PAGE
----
You will remember that this table is to go into a corner & will be surrounded on all sides with walls & furniture, Reg wants to use it for his laptop & maybe a table lamp which will need to be plugged in at the mains, I did a bit of checking with Reg & wasn't in the least bit surprised to hear that the nearest sockets to the table were right in the corner where it was going to stand making them a royal pain in the neck to get to.
Groping around under tables to get to wall sockets isn't fun at the best of times but when those sockets are in a corner behind a heavy wooden table surrounded by sofas it's even worse.
With this in mind I decided that Reg's table should have an extra feature that removed some of the problem so I chose to give it a hinged top to enable him to get to his sockets far more easily, of course seeing that he will be able to get under the table simply by lifting the top adding the shelf now makes a bit more sense, having a bit more storage space is never a bad Idea after all.
Step 5: A Handy Little Addition.
As I mentioned the sockets where Reg will be plugging in his laptop & lamp are in the corner where the table will be sitting so even with a lift up top it struck me they may still be a little awkward to get to.
To really make life easy I wanted to avoid any fiddling around so I decided to add an extension lead with a nice long flex on it that way he wont have to struggle to get to the wall.
I picked up a three point extension from Poundland that seemed ideal for the job, I figured that would be sufficient for a laptop & lamp & leave one spare for a phone charger or whatever Reg needs.
The 18" flex it came with seemed a bit stingy so I took that off & replaced it with about 6' of 6amp flex from an old extension reel & fixed it in place with a couple of bits of heavy duty Velcro so he can remove it he wants to use the table without it.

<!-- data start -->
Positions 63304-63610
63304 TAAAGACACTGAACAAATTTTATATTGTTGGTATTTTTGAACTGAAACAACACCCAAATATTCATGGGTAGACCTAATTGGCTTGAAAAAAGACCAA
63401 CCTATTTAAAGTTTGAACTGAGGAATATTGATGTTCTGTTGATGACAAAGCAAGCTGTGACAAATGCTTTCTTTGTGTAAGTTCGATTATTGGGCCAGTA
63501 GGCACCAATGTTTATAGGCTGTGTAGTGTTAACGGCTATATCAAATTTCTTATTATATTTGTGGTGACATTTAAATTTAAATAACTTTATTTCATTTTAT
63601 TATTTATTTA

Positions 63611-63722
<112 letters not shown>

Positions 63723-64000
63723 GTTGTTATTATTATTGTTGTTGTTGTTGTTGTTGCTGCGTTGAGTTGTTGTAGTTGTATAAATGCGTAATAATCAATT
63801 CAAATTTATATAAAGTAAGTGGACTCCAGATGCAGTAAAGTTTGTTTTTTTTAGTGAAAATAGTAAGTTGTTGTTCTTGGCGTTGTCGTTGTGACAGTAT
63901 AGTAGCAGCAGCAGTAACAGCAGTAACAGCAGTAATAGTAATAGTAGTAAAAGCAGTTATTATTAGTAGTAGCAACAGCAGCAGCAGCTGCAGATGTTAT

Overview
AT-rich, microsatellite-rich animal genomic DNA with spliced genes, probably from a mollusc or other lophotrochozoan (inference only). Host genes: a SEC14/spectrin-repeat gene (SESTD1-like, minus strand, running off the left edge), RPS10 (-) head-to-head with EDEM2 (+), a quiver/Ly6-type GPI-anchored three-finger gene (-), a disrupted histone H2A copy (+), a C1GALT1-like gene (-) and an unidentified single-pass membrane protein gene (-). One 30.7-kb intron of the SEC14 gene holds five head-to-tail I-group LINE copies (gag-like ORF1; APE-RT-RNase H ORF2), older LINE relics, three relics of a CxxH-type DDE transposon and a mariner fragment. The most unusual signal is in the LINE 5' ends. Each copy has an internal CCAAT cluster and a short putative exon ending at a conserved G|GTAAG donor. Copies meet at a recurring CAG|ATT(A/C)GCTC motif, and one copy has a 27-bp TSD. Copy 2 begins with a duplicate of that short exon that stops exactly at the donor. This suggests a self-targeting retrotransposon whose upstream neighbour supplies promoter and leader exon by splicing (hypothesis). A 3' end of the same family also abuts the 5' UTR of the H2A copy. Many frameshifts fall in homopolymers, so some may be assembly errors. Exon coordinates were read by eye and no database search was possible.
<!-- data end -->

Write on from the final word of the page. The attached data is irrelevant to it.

Step 6: The Finished Table.
With the extension in place all that was left was to refit the hinged section attach the small two slat section & it was all finished.
I'm not a big fan of painting wood so I was pleased that Reg asked me to leave that to him, if I had built this table for myself I would probably still paint the legs as the scars from screw holes & mortices are plain ugly but then it wasn't going to be painted I would probably found something else for the legs anyway.
The top however I would certainly have finished with a varnish, I have a beautiful antique pine varnish in mind that would really show the timber used for the top in all it's glory.
So how did I do on the budget?
Well the timber cost about eight miles worth of fuel, but then I did collect it for another project which was completed to everyone's satisfaction & all I used was some of the left overs so in that respect it cost nothing.
Most of the screws I used also cost nothing as they were salvaged from other things I have dismantled (I never throw anything away that I can reuse) the 30 or so new ones I used were bought online in bulk so I guess they cost about 30p in total.
The extension lead came from Poundland & the replacement cable was salvaged from another lead so that cost the princely sum of £1.00.
I only used adhesive on one section of the table & that costs around £1.50 a tube so I would estimate it cost around 20p.
The filler costs around £1.50 & again I can only estimate it but I would say around 70p for that.
I used ten nails another 10p.
Delivering it to Reg who lives about three miles from me, lets be really generous and say £1.00 for the round trip.
Total £3.30, however if I stick to the original point that I would only count the things I didn't already have in the workshop then its only really fuel & the extension lead so the real cost would be £2.00, not bad for a nice solid table that should last for a good few years.
It will do the job Reg wanted as well as having a couple of features that will make using it a bit easier, it's sturdy enough to take a few knocks but light enough to move around quite easily so would be perfect to lift out for board games, a few beers while watching the football, TV dinners or whatever.
If Reg sends me some pictures when he has given it a paint job I'll add them into this step.
One more thing I should add.
At the time of writing this Reg hasn't seen his table yet so as soon as this 'ible goes online I'm going to email him the URL & see what he thinks.
I hope he likes it...